Theses and Dissertations

Issuing Body

Mississippi State University

Advisor

Harri, Ardian

Committee Member

Morgan, Kimberly L.

Committee Member

Tack, Jesse B.

Committee Member

Coble, Keith H.

Committee Member

Hood, Kenneth W.

Date of Degree

1-1-2014

Document Type

Graduate Thesis - Open Access

Abstract

Recent technological innovations allow Southeastern blueberry farmers to machine harvest highly profitable fresh-market berries with marginally equivalent quality as labor intensive hand harvesting, drastically reducing labor costs while minimally increasing equipment costs. Concurrent with these innovations, the largest blueberry producing Southeastern states of North Carolina, Georgia, Florida, and Mississippi have proposed statewide legislation affecting immigrant status and enforcement, leading to documented labor shortages and wage volatility among seasonal agricultural laborers. Using survey information, this study uses ex-post and ex-ante logit regression models to determine if machine harvester technology (MHT) adoption is explained by human capital variables, production differences, risk preferences, wage variability, regional differences and differences in Southeastern blueberry cultivars. Ex-post results conclude that experience, production increases, observed measures of risk-averse preferences, increased wage variation, and regional differences explain current MHT adoption in the Southeast. Ex-ante results conclude regional differences explain future consideration of MHT adoption likelihood.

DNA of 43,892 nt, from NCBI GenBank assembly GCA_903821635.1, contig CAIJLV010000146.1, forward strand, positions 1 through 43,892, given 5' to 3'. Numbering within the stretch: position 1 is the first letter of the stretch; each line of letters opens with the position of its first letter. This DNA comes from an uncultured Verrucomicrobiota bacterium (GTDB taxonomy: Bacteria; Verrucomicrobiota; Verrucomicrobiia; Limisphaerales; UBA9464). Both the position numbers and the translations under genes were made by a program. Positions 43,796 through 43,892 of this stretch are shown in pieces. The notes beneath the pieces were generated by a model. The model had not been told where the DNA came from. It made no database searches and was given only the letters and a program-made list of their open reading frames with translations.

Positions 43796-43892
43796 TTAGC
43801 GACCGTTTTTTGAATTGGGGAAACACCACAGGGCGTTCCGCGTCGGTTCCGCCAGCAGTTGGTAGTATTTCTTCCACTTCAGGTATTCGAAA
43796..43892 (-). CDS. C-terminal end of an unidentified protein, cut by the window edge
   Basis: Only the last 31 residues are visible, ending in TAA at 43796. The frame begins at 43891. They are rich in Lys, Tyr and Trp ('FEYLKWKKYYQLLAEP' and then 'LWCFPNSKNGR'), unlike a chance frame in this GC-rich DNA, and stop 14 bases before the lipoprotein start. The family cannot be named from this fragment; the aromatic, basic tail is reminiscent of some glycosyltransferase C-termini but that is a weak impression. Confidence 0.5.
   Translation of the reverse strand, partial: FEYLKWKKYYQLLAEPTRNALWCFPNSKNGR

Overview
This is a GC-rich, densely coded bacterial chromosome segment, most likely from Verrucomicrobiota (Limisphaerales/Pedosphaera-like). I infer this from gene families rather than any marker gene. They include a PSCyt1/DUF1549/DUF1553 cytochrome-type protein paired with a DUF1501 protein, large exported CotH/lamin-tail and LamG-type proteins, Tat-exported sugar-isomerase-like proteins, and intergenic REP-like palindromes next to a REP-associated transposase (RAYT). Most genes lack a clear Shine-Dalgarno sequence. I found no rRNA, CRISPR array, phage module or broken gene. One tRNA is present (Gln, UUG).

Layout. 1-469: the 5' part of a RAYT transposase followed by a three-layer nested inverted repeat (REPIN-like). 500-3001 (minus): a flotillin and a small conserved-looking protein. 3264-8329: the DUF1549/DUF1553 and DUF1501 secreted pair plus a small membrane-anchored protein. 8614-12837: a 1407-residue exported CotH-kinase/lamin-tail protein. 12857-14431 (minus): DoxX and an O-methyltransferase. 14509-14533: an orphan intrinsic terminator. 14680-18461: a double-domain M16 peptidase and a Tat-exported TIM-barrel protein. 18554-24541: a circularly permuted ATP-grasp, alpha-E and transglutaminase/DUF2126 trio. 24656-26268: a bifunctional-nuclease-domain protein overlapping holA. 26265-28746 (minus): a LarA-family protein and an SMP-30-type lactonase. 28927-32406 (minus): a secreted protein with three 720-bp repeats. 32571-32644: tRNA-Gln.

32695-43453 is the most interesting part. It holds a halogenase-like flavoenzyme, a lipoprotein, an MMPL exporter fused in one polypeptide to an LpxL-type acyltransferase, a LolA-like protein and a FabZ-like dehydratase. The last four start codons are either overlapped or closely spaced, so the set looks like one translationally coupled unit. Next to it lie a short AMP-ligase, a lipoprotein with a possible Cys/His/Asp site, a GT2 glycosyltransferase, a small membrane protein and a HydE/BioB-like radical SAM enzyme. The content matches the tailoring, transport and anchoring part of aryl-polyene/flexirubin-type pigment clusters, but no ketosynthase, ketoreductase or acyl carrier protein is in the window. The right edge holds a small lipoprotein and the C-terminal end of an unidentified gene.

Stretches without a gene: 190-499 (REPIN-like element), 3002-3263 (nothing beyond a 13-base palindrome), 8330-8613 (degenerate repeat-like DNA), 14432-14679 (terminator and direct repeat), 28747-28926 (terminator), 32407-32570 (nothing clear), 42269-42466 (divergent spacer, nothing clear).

URI

https://hdl.handle.net/11668/20999

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